One of the year’s stargazing highlights — the Geminid meteor shower will be peaking soon. In today’s article, we’ll explain the Geminids features, tell you about the observational conditions in 2020, and provide some tips on how to see these bright meteors. Let’s start!
What is the Geminid meteor shower?
The Geminid meteor stream is one of the last major meteor showers of the year and generally provides a good display. The activity period starts on December 4 and lasts till December 17, with a peak on December 13–14. The Geminid meteors are very bright, long-tailed, and have a wide variety of colors: mainly white, some yellow, and few red, blue, and green ones. One of the reasons for this multi-colored phenomenon is that meteoroids of this stream contain traces of metals like sodium and calcium. The very same effect is used to make fireworks colorful.
This meteor shower is one of a kind due to its multi-colored feature and because it’s the only major meteor shower that doesn’t originate from a comet. The Geminids are debris left by asteroid 3200 Phaethon. This asteroid is a giant space rock around 6 km in diameter, that was named after the Greek myth of Phaethon, son of Helios, the Sun god. 3200 Phaethon’s orbit is highly elongated, reminiscent of some comets. Phaethon completes an orbit every 1.4 years and leaves behind a trail of debris. However, it doesn’t have a tail of dust or gas typical for comets — this is why it’s not considered a comet.
How to see the Geminids?
On a dark night around the peak, you can usually see 60 meteors per hour, although the hourly rate on the peak date (provided that observation conditions are excellent) is twice bigger — 120 meteors. In 2020, observers from the Earth will have a chance to witness even a greater show. This year, the peak of the Geminids coincides with a New Moon, so conditions for observation are ideal.
Start watching after midnight, no matter where you are on the Earth. The Geminids appear to radiate from the constellation Gemini, near the bright star Castor. When the constellation Gemini together with the Geminids radiant climb higher, meteors will appear shorter, and their duration will also be less. The Geminids activity will increase until 2 a.m. local time. Around this time, the radiant lies highest in the sky, and the Geminids activity will be at their strongest. As the radiant begins to set, rates will decrease until the bright sky at dawn obscures all the activity.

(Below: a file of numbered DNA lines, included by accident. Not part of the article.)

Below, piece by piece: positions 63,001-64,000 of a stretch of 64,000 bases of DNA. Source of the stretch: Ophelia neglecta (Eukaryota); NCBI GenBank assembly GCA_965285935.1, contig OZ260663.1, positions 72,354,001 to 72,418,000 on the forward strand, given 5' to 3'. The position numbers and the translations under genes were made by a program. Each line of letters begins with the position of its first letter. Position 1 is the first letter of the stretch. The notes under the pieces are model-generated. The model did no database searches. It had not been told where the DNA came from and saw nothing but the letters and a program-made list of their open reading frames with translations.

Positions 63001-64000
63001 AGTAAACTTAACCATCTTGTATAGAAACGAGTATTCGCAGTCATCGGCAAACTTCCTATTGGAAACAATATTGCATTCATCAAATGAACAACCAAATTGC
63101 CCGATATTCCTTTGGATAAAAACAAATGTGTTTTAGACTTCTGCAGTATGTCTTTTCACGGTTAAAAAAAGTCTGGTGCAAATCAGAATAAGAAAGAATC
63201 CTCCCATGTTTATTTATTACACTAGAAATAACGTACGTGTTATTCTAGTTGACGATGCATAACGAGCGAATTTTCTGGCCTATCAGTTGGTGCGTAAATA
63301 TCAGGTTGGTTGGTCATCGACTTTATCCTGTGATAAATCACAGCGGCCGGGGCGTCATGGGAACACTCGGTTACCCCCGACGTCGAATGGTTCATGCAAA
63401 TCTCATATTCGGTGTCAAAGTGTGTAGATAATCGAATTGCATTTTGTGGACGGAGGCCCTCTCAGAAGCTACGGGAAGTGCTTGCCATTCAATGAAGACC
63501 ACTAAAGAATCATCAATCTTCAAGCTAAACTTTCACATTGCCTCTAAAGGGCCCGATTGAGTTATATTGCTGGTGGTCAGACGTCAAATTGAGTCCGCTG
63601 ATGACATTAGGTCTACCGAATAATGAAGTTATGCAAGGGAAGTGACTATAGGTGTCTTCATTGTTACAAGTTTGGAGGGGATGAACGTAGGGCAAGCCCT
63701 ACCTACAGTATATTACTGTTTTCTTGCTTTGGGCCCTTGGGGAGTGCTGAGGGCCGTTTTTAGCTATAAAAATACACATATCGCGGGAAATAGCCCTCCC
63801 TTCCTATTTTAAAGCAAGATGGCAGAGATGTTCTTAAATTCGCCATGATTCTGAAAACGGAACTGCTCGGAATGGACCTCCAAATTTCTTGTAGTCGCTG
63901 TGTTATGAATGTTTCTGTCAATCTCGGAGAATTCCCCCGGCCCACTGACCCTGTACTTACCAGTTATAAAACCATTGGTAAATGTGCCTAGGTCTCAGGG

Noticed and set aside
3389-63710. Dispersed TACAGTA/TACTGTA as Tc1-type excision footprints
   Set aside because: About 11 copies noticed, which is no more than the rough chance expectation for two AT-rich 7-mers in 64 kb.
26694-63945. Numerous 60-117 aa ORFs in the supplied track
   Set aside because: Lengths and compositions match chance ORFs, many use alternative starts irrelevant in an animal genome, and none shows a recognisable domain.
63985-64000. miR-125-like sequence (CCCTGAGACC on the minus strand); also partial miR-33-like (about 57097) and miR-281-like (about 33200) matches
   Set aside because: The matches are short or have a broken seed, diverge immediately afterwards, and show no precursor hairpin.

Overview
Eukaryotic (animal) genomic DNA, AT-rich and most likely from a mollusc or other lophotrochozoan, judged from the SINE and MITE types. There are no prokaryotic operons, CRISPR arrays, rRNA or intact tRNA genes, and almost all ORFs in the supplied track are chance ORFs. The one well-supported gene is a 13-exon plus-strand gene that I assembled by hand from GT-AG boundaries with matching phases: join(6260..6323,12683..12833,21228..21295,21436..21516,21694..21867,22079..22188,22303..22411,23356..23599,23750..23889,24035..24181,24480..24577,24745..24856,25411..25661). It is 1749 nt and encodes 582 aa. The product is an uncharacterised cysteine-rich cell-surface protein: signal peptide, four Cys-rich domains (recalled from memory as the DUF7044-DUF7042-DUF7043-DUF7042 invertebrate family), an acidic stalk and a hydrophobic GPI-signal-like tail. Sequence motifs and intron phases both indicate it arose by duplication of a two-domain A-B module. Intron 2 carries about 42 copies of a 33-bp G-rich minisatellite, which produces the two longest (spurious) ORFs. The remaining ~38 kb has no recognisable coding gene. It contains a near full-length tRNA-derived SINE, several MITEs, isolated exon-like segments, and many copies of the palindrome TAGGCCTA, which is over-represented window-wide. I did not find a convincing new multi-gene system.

Where is the Geminid meteor shower visible?
With a condition of a dark, clear sky, the Geminids are visible no matter where you are on the Earth, but observers from the Northern hemisphere will have a better view. Those who watch from the Southern hemisphere will witness fewer Geminids since the radiant point doesn’t climb very high there.
Tips for observing the Geminids
In general, we always advise you to find a place away from the city lights. This is the main rule that helps you to catch more meteors. Remember that you don’t need any special equipment unless it’s a thermos with hot coffee or tea and a blanket to keep you warm. As soon as your eyes adapt to the darkness, they’ll become your perfect observational tool.
Don’t use your phone during a night-time observation! Give your eyes some time to adapt to the darkness — this way you’ll catch more meteors. Though, if you need to check with Star Walk 2, don’t forget to turn on the night mode — the soft red theme will help you preserve night vision when stargazing. Just open the app, press on the “Menu” icon in the lower-right corner of your screen, go to the settings, and tap on the “Night Mode.”
Note, that not all meteors you’ll see the following nights are members of the Geminid stream. Some of them can be random sporadic meteors, others belong to much weaker meteor showers such as Monocerotids, Comae Berenicids, etc. We explained more about them in our recent article about December meteor showers.
If you have any questions about meteor showers, go ahead and ask us on social media! You can check your knowledge of meteors, meteorites, asteroids, and other small space objects with our “Space Rocks” quiz.
Wishing you clear skies and happy stargazing!